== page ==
NABOKV-L post 0002635, Wed, 17 Dec 1997 09:43:37 -0800

Subject
Re: Pale Fire: who invented whom (fwd)
Date
Body
To: Vladimir Nabokov Forum <NABOKV-L@UCSBVM.ucsb.edu>
Subject: Re: Pale Fire: who invented whom

Date: Wed, 17 Dec 1997 10:43:10 -0500
From: Mary Bellino <iambe@javanet.com>


I too agree with Charles and with Phyllis Roth (now a dean at my alma
mater -- hi, Phyllis!). It seems to me, although I haven't reviewed the
literature lately, that the Shadeans cannot account for Botkin. My own
working hypothesis of Pale Fire is a three-world theory in which the
world of Botkin, though fairly well hidden, can be at least partially
recovered. Consider the note slipped into "Kinbote's" pocket: "You have
h.......s real bad, chum." The point is that Kinbote has hallucinations;
Botkin merely halitosis. What else can we say about Botkin? No doubt he
does teach at Wordsmith; he has a beard, bad breath, and rather awful
clothes (those lilac slacks!); he imagines himself the possessor of
great sexual powers. Consider too the case of Gerald Emerald/Izumrodov.
It's almost as unlikely that Emerald made a pass at Kinbote (or that
Kinbote would reject such a pass if made) as it is that he's a Zemblan
secret agent. In the world of Botkin, Emerald (if indeed that is his
real name) is simply an instructor who doesn't like him; in the world of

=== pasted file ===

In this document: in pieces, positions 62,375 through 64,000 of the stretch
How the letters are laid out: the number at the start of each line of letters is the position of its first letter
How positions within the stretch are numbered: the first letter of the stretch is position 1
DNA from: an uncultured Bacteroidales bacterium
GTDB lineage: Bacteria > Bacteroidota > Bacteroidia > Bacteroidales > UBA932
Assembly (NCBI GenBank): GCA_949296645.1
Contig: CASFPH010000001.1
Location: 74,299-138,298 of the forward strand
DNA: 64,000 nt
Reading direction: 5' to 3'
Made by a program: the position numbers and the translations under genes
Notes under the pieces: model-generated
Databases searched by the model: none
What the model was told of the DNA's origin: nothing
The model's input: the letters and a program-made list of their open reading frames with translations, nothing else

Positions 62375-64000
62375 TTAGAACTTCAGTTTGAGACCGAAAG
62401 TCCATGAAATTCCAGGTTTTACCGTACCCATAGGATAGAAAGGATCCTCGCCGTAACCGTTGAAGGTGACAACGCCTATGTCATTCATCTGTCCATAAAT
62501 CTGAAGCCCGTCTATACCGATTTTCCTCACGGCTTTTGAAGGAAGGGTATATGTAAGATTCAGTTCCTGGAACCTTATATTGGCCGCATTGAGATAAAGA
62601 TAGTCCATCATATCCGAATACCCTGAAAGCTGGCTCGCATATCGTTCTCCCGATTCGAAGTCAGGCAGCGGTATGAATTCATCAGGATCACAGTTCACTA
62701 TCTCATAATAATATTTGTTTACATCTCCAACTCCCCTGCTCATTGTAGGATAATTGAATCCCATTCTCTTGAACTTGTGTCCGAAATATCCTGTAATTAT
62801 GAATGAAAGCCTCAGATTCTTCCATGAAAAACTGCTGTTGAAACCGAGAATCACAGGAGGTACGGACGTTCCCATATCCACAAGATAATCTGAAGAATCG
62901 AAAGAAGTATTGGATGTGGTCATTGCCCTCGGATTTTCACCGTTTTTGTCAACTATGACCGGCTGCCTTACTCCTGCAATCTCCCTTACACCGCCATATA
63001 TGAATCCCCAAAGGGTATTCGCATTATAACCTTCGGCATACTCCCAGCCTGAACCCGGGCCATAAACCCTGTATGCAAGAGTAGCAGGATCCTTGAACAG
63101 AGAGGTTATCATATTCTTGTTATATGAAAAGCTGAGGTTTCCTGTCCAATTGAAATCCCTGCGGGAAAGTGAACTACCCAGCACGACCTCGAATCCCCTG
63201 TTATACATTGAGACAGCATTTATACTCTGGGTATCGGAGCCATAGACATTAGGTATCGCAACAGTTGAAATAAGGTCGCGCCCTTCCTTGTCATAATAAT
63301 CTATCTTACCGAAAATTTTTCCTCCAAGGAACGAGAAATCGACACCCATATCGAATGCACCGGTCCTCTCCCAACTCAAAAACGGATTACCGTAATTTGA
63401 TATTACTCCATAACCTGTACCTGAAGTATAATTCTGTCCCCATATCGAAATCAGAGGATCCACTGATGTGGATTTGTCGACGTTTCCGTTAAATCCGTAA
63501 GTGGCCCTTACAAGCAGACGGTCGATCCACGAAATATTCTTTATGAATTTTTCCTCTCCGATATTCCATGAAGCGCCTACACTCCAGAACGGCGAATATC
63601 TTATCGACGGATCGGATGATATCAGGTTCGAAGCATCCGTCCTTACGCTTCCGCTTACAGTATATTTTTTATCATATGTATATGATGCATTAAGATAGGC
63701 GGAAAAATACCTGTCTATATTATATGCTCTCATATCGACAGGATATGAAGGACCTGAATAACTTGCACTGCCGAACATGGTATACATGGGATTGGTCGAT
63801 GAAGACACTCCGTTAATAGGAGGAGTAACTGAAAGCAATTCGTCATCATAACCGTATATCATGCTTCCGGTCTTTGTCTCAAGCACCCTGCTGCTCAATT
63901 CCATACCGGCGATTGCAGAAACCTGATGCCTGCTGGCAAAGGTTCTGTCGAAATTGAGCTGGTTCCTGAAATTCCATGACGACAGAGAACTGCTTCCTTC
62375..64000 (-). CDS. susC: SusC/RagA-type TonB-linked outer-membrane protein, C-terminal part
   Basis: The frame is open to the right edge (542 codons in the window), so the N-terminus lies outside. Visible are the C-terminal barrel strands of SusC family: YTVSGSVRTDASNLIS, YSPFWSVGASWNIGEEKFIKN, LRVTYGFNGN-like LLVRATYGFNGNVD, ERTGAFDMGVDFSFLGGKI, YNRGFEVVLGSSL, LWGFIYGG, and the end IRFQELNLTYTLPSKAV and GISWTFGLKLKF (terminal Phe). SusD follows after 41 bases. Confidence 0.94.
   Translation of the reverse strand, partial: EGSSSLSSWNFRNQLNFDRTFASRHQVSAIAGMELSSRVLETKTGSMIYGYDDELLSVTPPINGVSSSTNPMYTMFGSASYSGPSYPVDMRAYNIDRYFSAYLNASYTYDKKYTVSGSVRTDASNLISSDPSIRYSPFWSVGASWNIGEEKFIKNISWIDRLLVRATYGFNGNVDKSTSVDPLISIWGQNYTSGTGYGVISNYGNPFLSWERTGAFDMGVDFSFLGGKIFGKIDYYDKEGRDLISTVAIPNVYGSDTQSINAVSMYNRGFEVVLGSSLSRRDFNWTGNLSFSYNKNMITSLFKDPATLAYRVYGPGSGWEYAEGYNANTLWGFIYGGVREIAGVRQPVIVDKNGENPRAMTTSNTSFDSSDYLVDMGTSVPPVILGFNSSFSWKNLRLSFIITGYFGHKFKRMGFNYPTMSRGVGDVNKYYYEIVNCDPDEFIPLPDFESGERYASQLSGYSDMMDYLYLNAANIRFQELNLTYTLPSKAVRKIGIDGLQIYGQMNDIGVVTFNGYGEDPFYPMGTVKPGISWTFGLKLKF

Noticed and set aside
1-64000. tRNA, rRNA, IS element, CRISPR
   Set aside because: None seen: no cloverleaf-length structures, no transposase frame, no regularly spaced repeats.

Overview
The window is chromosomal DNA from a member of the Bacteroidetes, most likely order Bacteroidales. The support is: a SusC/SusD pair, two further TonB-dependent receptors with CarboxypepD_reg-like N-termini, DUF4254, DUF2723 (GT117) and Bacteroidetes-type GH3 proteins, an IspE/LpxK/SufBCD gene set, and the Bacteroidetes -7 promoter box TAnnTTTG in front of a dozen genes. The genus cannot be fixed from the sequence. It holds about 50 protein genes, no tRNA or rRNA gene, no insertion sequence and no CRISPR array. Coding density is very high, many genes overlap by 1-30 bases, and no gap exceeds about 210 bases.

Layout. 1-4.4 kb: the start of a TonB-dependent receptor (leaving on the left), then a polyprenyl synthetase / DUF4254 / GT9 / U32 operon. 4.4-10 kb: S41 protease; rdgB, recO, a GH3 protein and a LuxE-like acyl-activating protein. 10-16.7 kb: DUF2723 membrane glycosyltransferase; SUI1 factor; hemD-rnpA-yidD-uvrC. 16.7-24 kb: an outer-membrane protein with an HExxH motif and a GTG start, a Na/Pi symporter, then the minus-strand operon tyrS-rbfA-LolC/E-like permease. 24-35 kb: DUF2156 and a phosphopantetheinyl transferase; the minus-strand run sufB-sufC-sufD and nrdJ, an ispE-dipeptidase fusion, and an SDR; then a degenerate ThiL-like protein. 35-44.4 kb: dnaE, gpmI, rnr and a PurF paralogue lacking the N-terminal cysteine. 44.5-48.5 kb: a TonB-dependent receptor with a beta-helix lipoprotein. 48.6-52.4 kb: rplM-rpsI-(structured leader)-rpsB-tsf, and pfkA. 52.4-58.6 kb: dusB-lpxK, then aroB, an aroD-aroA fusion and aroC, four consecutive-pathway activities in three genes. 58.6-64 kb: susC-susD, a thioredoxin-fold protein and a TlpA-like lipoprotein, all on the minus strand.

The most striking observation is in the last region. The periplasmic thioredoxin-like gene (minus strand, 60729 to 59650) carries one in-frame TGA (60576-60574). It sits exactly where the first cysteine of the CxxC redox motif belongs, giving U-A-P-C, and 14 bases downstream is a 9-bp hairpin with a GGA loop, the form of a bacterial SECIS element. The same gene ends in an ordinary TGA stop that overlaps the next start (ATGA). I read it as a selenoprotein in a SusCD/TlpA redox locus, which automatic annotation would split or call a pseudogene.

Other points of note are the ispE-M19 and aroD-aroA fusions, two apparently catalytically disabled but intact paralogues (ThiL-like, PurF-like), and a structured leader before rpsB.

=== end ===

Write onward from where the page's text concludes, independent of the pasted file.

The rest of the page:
Kinbote he is a rejected victim of Kinbote's irresistable sexual appeal;
in the world of King Charles he is a traitor. In the Index he does not
exist at all, but that is another matter.
I could go on to list more examples of Botkinian traces (for example, I
don't believe he is a member of the same department as Kinbote), but I
would rather re-open the question of whether, in the world of the book,
Zembla is supposed to be a real place or entirely a figment of
Kinbote/Botkin's imagination. (I've discussed this in a previous
posting, but it didn't get many takers.) Now if Kinbote is Botkin he is
not from Zembla at all; he is an "American scholar of Russian descent."
Hence it is quite possible that the whole Zemblan pageant --its
geography, history, royal family etc -- is simply Botkin's fantasy. But
there are several points of intersection between "reality" (even when
fictionalized by Botkin) and the existence of a "real" Zembla. For
example, there is the encyclopedia volume that is supposed to contain a
picture of the young King Charles. If these Zemblan traces really exist,
then Kinbote's fantasy is, like one of Eystein's paintings, a mix of le
vrai et le vraisemblable. If they do not, what do we make of these
"intersections"? How closely can we examine the fabric of reality and
fantasy in Pale Fire before it starts to unravel, or to kindle and burn
beneath the magnifying glass we've applied to it, even under this pale
December sun?
I'm sure Phyllis Roth will confirm that you can always count on a
Skidmore grad for a fancy prose style....

Mary Bellino
iambe@javanet.com